Environmental impacts of sequestering carbon through forestation

Jeffrey Englin, J. M. Callaway

Research output: Chapter in Book/Report/Conference proceedingChapter

23 Scopus citations

Abstract

One suggestion to reduce the threat of global warming is to change the management of forests to offset carbon emissions. This study examines the impacts of such a policy on environmental amenities in existing Douglas-fir forests. In this analysis Douglas-fir forest management is modelled in a Faustmann framework, where the forest produces three goods: timber, carbon sequestration and amenities. The level of amenities under profit-maximizing and carbon-sequestration management regimes are compared. The change in the level of seven specific amenities is modelled. These amenities include trout, wildlife diversity, visual aesthetics, soil stability, deer populations, elk populations, and water yield. The study finds that the effect of a carbon sequestration policy will depend on the discount rate chosen. In most situations externalities vary less than plus or minus 10%. Those externalities that exhibit discontinuities in their relationship to forest age may vary by 100% or more depending on the discount rate used. -from Authors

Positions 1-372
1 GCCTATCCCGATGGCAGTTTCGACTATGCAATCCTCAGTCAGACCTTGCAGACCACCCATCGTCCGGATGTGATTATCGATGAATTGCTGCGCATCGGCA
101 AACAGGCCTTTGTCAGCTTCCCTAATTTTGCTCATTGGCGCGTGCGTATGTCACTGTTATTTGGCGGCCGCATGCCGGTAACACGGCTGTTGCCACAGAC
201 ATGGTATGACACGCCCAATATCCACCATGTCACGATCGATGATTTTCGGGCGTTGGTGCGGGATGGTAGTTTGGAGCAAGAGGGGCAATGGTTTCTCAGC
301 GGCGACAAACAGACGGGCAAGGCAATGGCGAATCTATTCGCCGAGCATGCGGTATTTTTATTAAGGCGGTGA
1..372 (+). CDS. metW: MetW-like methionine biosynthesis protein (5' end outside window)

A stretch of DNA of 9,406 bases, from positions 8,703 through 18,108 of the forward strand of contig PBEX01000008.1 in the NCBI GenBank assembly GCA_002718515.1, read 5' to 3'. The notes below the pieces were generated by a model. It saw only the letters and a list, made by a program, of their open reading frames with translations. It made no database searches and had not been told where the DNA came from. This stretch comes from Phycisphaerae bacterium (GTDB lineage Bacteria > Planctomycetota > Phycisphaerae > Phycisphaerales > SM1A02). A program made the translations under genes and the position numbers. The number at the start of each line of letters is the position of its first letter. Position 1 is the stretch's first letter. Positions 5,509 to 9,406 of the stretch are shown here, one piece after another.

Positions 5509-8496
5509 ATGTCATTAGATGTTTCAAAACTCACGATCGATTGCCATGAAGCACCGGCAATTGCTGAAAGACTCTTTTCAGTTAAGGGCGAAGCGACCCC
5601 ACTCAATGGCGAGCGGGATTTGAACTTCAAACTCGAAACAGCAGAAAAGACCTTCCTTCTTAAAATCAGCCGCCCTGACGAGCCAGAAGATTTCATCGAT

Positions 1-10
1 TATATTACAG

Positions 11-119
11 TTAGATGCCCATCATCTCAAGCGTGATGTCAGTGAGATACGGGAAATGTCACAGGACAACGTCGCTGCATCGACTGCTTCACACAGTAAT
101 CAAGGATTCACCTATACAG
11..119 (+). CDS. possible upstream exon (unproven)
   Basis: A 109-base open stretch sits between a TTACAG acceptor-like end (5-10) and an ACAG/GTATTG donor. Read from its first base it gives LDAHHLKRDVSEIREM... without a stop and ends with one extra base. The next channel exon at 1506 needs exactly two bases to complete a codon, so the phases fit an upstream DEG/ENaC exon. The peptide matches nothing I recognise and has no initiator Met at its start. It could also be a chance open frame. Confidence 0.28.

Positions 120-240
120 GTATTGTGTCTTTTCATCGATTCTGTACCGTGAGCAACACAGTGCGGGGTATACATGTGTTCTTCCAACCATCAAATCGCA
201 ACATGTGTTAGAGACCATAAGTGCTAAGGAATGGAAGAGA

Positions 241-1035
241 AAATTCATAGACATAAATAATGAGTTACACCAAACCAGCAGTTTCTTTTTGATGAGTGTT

Original languageEnglish (US)
Title of host publicationClimatic Change
Pages67-78
Number of pages12
Volume31
Edition1
StatePublished - 1995
Externally publishedYes

ASJC Scopus subject areas

  • Environmental Science(all)
  • Earth and Planetary Sciences(all)
  • Atmospheric Science
  • Environmental Chemistry
  • Global and Planetary Change

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    Englin, J., & Callaway, J. M. (1995). Environmental impacts of sequestering carbon through forestation. In Climatic Change (1 ed., Vol. 31, pp. 67-78)